It was the proverbial rise of the phoenix in Greek mythology retold and seen in high definition.
True to the Hellenic roots of its founding fathers, the Adamson University Soaring Falcons rose from the ashes of defeats at the hands of the Ateneo de Manila University Blue Eagles to end the UAAP’s longest losing streak to a team in style, 62-46, as the two birds of prey played their last elimination round game inside a swelled Araneta Coliseum on September 10.
Waxing hot early in the game with a booming trey from its sensational skipper Lester Alvarez at the outset, the Falcons made a strong statement that would send the Eagles back into the drawing board come their next game.
A far cry from the confused team that UST stunned a week earlier, the Falcons this time had an impeccable display of their much-vaunted defense that made behemoth Ateneo center Greg Slaughter look like a limbering giant. The clamp they put on Ateneo’s foremost arsenal was so shackling that he could only sink 10 points during the game. Kiefer Ravena, who went zero during their first encounter of the season, could only manage nine points. It proved that the jinx attributed to first-day jitters was not a fluke but was well-planned, well-executed and a stroke of genius on the part of the Falcons against the phenomenal rookie.
The rest of Ateneo’s stars like Nico Salva and Emman Monfort all threw bricks at the goal in frustration over the suffocating blanket that Adamson put up. Until that defeat, the Ateneo juggernaut was almost unstoppable which saw all teams falling 13 times until Adamson snapped it.
The last time AdU won against ADMU was on September 18, 1997 through a slim 54-52 tiff. Since then, it was a long series of heartbreakers for the San Marcelino-based dribblers against the other blue team from Katipunan. Even in what could be an almost winnable game for the Falcons, the Eagles have managed to squeak past their rival dramatically. In Season 66, a Ken Bono-led Falcons almost clinched a game with three ticks remaining in the clock with a two-point edge. An out-of-nowhere shot from then Eagle skipper Chris Tiu stole that chance, further prolonging the streak. In Season 67, a Luigi Trillo-mentored Adamson blew out a 25-point margin in the third quarter to hand down the Falcons another loss.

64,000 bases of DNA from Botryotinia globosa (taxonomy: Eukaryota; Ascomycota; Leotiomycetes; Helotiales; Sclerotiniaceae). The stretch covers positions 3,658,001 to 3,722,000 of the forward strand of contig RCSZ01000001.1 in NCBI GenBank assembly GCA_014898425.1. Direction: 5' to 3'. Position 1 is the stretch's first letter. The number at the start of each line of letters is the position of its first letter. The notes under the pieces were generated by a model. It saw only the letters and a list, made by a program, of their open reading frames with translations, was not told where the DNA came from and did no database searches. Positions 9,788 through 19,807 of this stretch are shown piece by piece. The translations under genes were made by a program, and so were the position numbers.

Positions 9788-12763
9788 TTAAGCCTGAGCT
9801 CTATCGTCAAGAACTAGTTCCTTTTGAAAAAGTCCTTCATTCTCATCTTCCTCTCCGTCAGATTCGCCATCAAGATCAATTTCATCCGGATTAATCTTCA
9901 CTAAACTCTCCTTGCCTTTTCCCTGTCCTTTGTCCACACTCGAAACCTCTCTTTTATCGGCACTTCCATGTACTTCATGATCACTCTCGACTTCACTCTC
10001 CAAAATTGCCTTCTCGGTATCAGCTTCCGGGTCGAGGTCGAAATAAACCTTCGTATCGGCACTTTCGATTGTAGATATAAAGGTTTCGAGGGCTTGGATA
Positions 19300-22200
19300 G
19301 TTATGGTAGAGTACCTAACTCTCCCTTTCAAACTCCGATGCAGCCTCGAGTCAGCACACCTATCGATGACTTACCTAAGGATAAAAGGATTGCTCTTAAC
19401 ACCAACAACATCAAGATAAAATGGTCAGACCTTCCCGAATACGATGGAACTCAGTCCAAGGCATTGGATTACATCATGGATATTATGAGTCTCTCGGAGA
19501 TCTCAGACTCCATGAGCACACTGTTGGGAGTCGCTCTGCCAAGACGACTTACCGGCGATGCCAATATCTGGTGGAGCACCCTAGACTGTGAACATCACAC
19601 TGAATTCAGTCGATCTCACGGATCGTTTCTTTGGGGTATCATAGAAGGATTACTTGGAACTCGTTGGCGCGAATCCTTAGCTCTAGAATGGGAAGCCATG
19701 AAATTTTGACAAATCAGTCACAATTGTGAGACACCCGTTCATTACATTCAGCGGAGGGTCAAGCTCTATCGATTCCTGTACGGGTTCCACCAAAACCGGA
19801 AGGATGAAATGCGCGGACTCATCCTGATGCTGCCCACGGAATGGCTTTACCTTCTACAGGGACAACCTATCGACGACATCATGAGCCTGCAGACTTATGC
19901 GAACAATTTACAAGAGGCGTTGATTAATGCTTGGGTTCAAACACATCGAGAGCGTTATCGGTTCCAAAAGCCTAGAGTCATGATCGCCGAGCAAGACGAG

One rainy Saturday afternoon, however, the Falcons made sure it would not happened again. Workhorse Alex Nuyles zealously took the cudgel and conspired with his teammates to virtually shut the door for the Eagles to achieve a rare sweep. The 6”3’ athletic native of Bicol, who once dislocated his shoulder at a game while driving for a goal, was almost everywhere in the Falcons’ unrelenting attacks which silenced the usually animated Ateneo crowd. The Falcons shot perfect free throws from the line to emphasize their dominance in the game.
Just as the Eagles were about to stage a rally in the third quarter, Coach Leo Austria doused it with a timeout to reconfigure his plays. A long three-pointer from Nuyles in the same period characterized the tenacity of Adamson to prevent Ateneo from catching up. The closest that the Katipunan-based cagers could muster to inch closer was three points, 24-27, at the end of the first half. They never led in the game.
Nuyles poured 21 points, including 13 in the third canto where the Falcons burned the hoops with an 11-0 run to pull away for a 50-31 edge. Not far behind was Alvarez with 14 points, and showed effective leadership in the court to continue their furious scoring rallies. Eric Camson also showed his reliability off the bench, pouring in 6 points and nine rebounds. Even Kenyan center Austin Manyara showed that his improvement as a player continues by bringing four points, five total rebounds, and two steals. The Falcons converted all of their free throws into points.
The team’s strong statistics and gung-ho playing to end the ugly streak finally healed the 29 scars Adamsonians carried in their hearts for 14 years. Nuyles’s tears after the game had all but wiped them off in the second encounter of the Season 74. A telling 62-46 score is all that was left after the smoke has cleared–a 16-point margin finally quenching the 14-year thirst.
The 17,500-plus crowd during the game was one of UAAP’s biggest audience attendance in a single game, if not the biggest this season. Adamsonians also matched the presence of the Ateneans seated inside the Big Dome, an unusual happening for any of Ateneo’s opponents who are usually sidelined in crowd power whenever the Eagles are in contention. Mashhur S. Glang